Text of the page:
No Fertility Treatment
How can this delay my treatment? This will not delay your treatment.
How much will this cost? There is no extra cost.
Can this interact with my hormone receptor-positive breast cancer? This does not interact with treatment.
Your doctor will likely recommend taking hormonal therapy for 5 to 10 years. If you want to get pregnant in this time, speak with your doctor about safely taking a break from hormonal therapy while you get pregnant and give birth.
Does my age impact this?
Yes. Women are born with all the eggs they will have and chemotherapy can destroy some of those eggs. Women with larger reserves of eggs at the time of diagnosis and treatment are more likely to regain ovarian function after treatment. Women who are starting with a reduced ovarian reserve before chemotherapy are at a higher risk of infertility after treatment.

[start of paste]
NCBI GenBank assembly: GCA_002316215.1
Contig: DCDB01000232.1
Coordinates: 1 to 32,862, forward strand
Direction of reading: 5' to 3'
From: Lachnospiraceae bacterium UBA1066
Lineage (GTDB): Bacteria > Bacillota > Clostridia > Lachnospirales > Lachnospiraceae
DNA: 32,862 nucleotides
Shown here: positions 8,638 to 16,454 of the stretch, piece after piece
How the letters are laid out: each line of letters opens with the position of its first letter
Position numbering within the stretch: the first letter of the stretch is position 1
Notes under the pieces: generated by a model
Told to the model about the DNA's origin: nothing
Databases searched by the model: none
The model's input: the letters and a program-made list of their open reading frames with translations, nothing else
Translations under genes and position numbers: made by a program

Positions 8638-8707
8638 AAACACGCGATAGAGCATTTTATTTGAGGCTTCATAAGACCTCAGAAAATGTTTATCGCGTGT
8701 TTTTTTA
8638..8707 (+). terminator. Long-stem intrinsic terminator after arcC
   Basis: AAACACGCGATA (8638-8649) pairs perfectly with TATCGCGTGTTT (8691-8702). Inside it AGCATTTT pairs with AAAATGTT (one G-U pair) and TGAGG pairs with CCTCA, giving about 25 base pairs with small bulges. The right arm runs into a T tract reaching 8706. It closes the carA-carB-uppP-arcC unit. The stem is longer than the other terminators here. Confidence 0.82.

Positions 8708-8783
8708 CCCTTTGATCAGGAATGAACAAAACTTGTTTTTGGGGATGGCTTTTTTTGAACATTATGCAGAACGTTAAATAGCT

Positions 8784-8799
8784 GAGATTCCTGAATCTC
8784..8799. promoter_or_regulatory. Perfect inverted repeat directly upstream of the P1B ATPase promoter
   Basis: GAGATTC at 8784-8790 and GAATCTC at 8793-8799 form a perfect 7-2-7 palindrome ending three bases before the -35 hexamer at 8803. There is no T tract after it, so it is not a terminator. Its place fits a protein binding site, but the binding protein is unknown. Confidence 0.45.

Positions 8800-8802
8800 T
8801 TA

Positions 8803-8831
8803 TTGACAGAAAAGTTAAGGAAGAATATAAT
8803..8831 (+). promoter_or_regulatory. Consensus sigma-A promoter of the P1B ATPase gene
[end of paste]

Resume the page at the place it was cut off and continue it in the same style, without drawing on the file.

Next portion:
Do I need a partner or sperm donor?
No. You don’t need a partner or sperm donor until you are ready to get pregnant.
More About No Fertility Treatment
You may decide to not take medical steps to protect your fertility before or while you’re getting cancer treatment. There is still a chance that you will have fertility after active treatment. The younger you are, typically the better that chance is. Talk to your doctor about chemotherapy medicines and other treatments that are less likely to affect your fertility, but it’s important to understand that all cancer medicines carry some risk. If you lose your ovarian reserve or go into permanent menopause, you cannot get eggs from your ovaries in the future. Other options for raising a family, like adoption and egg donation, are likely still available.
Reviewed by Kristin Smith